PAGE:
I could say going cruelty free was a New Year’s Resolution but really I started late on in 2016. I’ve not binned everything that’s not CF or anything drastic but I’m making a concerted effort to only buy products that are not tested. Sounds easy, right? It’s actually an absolute minefield.
I wasn’t completely unaware of these things before. I always felt better about buying CF but I wasn’t too fussed by brands that weren’t officially CF because they are not tested in the UK/EU anyway. I’m not 100% sure why but something just clicked for me towards the end of last year and I decided that isn’t enough anymore. So what have I learned…
- Big brands are massive heaps of shit. I guess that isn’t too much of a surprise but I didn’t realise quite how terrible some of them are. Take Avon, they were actually one of the first companies to go CF way back in the day, yet fairly recently they made the decision to sell to China meaning that they are bound to test by law. It’s so frustrating because Chinese consumers love western brands so the brands have some leverage. If they all pulled out they could put real pressure on China to change their stance but they just go along with it for the sake of profit and an easy life.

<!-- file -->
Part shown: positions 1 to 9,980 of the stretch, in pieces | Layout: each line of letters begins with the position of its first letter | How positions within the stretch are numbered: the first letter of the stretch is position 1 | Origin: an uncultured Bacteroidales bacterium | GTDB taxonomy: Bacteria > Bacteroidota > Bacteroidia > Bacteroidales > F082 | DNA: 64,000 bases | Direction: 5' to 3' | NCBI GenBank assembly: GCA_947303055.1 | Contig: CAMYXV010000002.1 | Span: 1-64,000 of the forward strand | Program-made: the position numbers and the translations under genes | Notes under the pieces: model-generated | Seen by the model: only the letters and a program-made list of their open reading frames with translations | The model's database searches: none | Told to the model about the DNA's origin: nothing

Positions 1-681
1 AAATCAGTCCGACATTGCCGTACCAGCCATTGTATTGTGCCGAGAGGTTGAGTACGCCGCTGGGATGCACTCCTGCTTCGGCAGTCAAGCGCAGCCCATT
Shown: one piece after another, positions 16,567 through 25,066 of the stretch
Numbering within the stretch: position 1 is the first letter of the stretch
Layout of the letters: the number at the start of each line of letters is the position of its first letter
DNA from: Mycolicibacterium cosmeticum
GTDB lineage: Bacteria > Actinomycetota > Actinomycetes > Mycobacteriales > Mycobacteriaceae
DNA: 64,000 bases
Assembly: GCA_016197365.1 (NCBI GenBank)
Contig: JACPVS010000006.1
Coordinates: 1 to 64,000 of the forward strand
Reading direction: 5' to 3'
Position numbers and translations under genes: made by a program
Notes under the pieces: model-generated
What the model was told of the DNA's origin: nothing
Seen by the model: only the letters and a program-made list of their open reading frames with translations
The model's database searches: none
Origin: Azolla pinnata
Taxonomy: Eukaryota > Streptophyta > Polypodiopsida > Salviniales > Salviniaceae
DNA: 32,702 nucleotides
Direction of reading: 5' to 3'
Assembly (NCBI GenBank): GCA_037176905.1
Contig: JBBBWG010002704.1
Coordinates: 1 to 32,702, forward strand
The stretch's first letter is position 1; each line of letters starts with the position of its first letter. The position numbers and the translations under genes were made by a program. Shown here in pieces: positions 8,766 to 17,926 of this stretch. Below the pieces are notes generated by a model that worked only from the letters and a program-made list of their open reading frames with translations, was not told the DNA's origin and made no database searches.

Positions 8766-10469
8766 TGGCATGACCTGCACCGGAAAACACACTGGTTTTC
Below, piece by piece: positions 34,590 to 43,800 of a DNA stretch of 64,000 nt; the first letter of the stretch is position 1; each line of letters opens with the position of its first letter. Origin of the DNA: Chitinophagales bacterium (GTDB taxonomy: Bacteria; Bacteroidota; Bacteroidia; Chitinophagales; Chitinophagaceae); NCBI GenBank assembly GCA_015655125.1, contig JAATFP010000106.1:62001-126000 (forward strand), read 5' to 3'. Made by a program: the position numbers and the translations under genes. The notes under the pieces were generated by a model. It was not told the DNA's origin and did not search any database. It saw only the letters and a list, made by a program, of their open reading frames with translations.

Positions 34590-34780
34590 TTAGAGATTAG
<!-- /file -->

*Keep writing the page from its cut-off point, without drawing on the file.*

- So many products are distributed and sold by the above brands in the form of parent companies. Many a CF brand is owned by a brand that tests, think Body Shop and L’Oreal. It’s a minefield. PETA have a database where you can type in the name of the brand and it tells you if they are CF. I use that as the official line. PETA still consider the Body Shop CF so I will take that. I know of many people who take a harder stance but for me it just gets too complicated.
- Even tampons are a puzzler. I have a whole other post to come this month about all the great things I’ve been learning about periods from blogs. Most of the main, well known brands are all owned by companies that test even if the products themselves are not tested.
- Vegan and CF are not the same thing. Just because a product is not made using animal products doesn’t mean it’s CF. The mind boggles.
- Companies that sell to China can still state on websites and product packaging that they don’t test on animals (with the caveat that they only do so where the law insists upon it). When checking websites you really have to check the small print if the brand is not listed on PETA.
- People assume that you are vegan or that you are transitioning. I’m not but I feel more and more pressure. The CF blogging community in the main is lovely but like all forums where people discuss ethical living there’s always going to be a few people who are militant and won’t compromise. I relate because I feel that way about body positivity but it can at times be slightly off putting.
Probably the best part of going CF, apart from knowing that the products you use are not leading to the torture of innocent animals, is it stops you spending a load of money on products you’ll never use. Having to actually put a lot of effort and conscious thought in to products you’re buying makes you less wasteful which is another boost for the planet.
Are you CF or are you considering it? Let me know in the comments.